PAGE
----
Trinity Sunday | Trinity Sunday

Trinity Sunday

It is always a challenge to try to say something intelligible about the deepest mystery of the Christian faith. That mystery is the threeness as well as the oneness of God, a belief we call the Holy Trinity. Of course words and thoughts fail us altogether when we try to speak of God. We cannot even say, God exists, because that would suggest that God is an object in the universe. God isn’t alive in the universe: God is the source of all being, the reason the universe exists, not a part of it. I don’t know about you, but I feel my head exploding when I try to get hold of that thought.

 

There is a whole tradition of Christian theology that claims that all we can say about God is what God is not. It is a humble and honest approach. But while we can’t say what God is, we can speak with a measure of confidence about how God relates to us. We can do this because God has chosen to be known to us in this universe.

 

And that requires storytelling. It’s not about mathematical formulae of One and Three. Instead, we can speak of God interacting with people. That is what the Bible is, after all: a long and winding story of people getting to know something about God. As the Bible Challenge participants know, it is a book packed full of stories – some lovely, some disturbing, some challenging, some deeply horrifying, some simply baffling. We have to inhabit them in our imaginations to get some sense of God.

 

So today we have the story that is so often read at ordination services, and which influences our worship here in ways that you will easily see. Holy, holy, holy sing the seraphim, while the temple is filled with the smoke of incense. The seraph picks up a burning coal with tongs, just as our thurifer does, but he touches it to Isaiah’s lips. And the prophet, rather than yelling with pain, knows at once that he has been absolved of his sins, and he responds to God’s question, Who will go for us? With the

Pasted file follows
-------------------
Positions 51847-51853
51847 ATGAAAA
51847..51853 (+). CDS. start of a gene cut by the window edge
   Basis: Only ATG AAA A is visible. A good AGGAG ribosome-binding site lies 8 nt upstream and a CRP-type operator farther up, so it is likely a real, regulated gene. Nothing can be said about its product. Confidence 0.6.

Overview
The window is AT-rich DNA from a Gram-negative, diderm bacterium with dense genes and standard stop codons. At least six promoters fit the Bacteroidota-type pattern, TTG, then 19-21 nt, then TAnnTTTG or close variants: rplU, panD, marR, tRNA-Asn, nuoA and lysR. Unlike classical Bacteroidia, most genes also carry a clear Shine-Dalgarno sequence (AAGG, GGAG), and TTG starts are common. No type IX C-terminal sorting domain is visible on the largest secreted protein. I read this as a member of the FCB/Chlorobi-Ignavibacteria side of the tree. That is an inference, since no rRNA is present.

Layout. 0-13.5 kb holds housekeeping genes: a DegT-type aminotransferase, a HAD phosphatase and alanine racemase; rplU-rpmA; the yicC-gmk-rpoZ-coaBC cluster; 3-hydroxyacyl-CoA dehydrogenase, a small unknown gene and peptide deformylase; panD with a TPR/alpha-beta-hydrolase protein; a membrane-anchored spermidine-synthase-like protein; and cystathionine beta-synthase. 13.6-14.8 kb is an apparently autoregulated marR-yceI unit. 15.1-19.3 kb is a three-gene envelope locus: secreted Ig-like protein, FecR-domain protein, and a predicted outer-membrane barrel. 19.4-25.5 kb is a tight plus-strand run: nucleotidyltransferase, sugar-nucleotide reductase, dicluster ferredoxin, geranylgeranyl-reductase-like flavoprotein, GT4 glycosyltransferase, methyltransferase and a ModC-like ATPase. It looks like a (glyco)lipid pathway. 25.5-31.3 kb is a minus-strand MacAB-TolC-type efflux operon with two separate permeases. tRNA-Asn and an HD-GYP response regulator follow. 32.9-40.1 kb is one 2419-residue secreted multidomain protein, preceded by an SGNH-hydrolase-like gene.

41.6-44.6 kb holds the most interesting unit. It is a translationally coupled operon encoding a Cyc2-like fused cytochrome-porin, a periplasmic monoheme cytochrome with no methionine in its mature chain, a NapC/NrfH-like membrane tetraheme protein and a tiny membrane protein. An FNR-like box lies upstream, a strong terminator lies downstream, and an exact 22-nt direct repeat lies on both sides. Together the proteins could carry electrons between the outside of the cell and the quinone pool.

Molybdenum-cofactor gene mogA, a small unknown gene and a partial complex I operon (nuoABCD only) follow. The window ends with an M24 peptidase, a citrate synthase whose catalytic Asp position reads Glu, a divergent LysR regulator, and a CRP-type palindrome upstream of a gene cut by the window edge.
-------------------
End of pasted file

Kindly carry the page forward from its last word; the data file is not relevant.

words, Here am I; send me. Does that remind you of the post-communion prayer when we say, We offer you our souls and bodies to be a living sacrifice. Send us out in the power of your Spirit to live and work to your praise and glory. Today it will be an even more dramatic sending, because we will give a lit candle to little Alexandre and commission him as Isaiah was commissioned.

 

In the gospel reading from John, we have another story. A man comes secretly to Jesus by night, not wanting his associates to see him, and has a whispered conversation. Jesus gives him an odd image of a grown man being born from above, and says he will be lifted up as Moses lifted a snake on a stick in the desert. Somehow this action of water and the Spirit will lead to eternal life, and the man lifted up on high will show that God’s love is infinite. Nicodemus goes away trying to make sense of these picture-lessons. I am sure his head was exploding too.

 

By the time Paul was writing to the Romans, the story of Jesus’ death and resurrection had spread around the Empire. But how to make sense of it? Paul says that the Spirit leads us to pray alongside Jesus as a child to its Father. If we are united with Jesus in that way, our suffering too will lead to glory, as the cross led to the resurrection.